According to plaintiffs' evidence, Kyle did not tell Brooks to turn off the car motor, throw his keys to the ground, or shut the car door; he did not instruct him to lie on the ground; and he did not handcuff or frisk him. Instead, the officer turned to the passenger side of the car to look in the back seat, and, with his hand radio, broadcast his location and requested a clothing description of the bank robbery suspects. While Kyle was so preoccupied -- leaving Brooks wholly unattended and unrestrained -- Brooks ran to his side of the car, jumped in and drove off. Brooks testified that he was able to make a quick escape because he had left the engine running and the car door ajar. Trial Transcript ("Tr.") at 31.
Kyle informed his dispatcher of the departure and returned to his car. With his lights flashing and his siren blaring, he pursued Brooks down the E Street Expressway and through the tunnel. Kyle radioed that a fourth passenger in the car was shooting at him, and also that, "I don't know where I'm at." Tr. at 332-33. Brooks, who by now was well within the city limits of the District of Columbia and traveling at more than 70 to 80 m.p.h., drove through a red light at 20th Street and sped toward the 19th and E Street intersection. The speed limit over this distance was 30 m.p.h., until one and a half blocks before the intersection, at which point it dropped to 25 m.p.h. Kyle, who knew neither his speed nor the speed limit, followed. Tr. at 332-33, 338. Plaintiffs contend that the officer averaged 55.38 m.p.h. over this distance and that his speed during the chase increased to 80 m.p.h. Defendants dispute this assertion, but do not deny that Kyle was traveling well in excess of the speed limits.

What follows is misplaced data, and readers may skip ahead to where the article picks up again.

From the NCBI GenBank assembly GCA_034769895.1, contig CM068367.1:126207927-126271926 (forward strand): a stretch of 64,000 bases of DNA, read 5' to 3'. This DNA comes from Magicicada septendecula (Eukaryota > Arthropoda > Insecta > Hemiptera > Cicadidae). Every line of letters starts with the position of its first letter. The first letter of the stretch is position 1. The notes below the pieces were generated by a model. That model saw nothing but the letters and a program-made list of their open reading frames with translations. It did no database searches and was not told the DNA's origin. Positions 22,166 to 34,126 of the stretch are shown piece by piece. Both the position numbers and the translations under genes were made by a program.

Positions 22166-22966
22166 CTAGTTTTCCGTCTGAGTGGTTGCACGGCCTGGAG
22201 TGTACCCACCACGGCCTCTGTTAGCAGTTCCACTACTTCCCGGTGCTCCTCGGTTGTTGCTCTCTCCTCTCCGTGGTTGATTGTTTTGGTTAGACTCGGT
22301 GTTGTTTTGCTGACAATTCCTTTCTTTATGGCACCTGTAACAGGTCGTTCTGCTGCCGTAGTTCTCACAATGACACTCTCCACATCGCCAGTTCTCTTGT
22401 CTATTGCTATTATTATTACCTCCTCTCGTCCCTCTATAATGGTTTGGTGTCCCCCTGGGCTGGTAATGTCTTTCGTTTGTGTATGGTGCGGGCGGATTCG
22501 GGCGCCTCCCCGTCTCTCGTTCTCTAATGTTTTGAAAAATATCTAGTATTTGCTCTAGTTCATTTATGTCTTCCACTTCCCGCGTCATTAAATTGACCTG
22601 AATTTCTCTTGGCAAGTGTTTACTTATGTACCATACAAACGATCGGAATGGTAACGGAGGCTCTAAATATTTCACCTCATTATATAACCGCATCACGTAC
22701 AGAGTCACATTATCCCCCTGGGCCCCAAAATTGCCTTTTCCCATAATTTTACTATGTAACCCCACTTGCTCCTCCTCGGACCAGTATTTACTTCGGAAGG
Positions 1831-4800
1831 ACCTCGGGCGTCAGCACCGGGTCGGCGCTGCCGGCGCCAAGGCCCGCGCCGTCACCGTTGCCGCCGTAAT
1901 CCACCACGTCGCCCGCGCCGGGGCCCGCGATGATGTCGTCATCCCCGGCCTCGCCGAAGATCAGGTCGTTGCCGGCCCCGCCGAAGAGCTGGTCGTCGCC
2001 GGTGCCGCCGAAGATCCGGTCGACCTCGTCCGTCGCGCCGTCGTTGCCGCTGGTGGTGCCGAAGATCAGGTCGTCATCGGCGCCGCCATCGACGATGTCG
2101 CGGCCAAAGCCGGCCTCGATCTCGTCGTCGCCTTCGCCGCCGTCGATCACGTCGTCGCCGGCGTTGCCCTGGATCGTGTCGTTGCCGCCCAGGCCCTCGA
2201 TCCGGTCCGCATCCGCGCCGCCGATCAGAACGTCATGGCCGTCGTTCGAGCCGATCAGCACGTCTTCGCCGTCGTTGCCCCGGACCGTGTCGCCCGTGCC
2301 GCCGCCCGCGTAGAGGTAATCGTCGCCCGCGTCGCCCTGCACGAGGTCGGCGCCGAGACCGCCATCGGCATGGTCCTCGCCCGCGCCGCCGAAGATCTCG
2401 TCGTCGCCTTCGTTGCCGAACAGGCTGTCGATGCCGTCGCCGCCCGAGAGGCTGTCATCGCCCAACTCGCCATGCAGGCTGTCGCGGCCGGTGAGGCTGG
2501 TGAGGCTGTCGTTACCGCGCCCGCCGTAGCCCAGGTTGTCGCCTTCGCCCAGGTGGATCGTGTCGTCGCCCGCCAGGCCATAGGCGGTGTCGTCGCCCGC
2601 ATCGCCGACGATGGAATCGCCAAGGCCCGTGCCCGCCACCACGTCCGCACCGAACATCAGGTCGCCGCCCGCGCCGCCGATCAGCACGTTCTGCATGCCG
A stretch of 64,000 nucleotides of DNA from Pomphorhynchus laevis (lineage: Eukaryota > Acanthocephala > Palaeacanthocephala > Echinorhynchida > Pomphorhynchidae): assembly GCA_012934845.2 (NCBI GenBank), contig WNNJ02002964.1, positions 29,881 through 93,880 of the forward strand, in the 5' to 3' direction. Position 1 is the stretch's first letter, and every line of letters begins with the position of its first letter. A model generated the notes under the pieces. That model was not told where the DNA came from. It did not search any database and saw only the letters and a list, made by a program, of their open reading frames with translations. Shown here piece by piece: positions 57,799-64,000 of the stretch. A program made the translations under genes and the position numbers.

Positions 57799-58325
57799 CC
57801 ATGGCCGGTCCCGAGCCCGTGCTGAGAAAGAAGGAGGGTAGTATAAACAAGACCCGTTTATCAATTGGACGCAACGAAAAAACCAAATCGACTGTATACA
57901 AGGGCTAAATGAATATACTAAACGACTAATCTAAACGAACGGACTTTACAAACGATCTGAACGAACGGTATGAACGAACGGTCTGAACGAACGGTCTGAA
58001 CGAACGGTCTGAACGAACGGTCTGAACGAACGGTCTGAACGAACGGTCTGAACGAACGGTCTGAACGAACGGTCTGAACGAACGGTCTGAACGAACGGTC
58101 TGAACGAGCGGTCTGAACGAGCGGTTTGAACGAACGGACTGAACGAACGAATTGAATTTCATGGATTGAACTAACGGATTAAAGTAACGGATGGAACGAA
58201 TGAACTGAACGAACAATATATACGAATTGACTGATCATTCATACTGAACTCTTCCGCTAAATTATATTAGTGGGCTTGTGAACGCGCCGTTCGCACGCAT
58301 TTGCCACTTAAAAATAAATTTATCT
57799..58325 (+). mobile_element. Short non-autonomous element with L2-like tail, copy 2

As Brooks approached the intersection, he saw a car traveling south on 19th Street into the intersection. Brooks' car struck that vehicle and careened off into the southeast corner of the intersection, where it pinned a pedestrain, Alvin Biscoe, against a light pole. The impact, which knocked Biscoe in the air, servered one of his legs and severely injured the other, ultimately requiring amputation.
Officer Kyle, who had by then arrived on the scene, saw Brooks flee from his car. Kyle removed his shotgun and followed. When Kyle reached Brooks, the suspect had been restrained by pedestrians. Kyle hit Brooks on the right side of his head with the butt of the shotgun. Soon thereafter, other police from various jurisdictions, as well as the United States Park Police helicopter, arrived on the scene.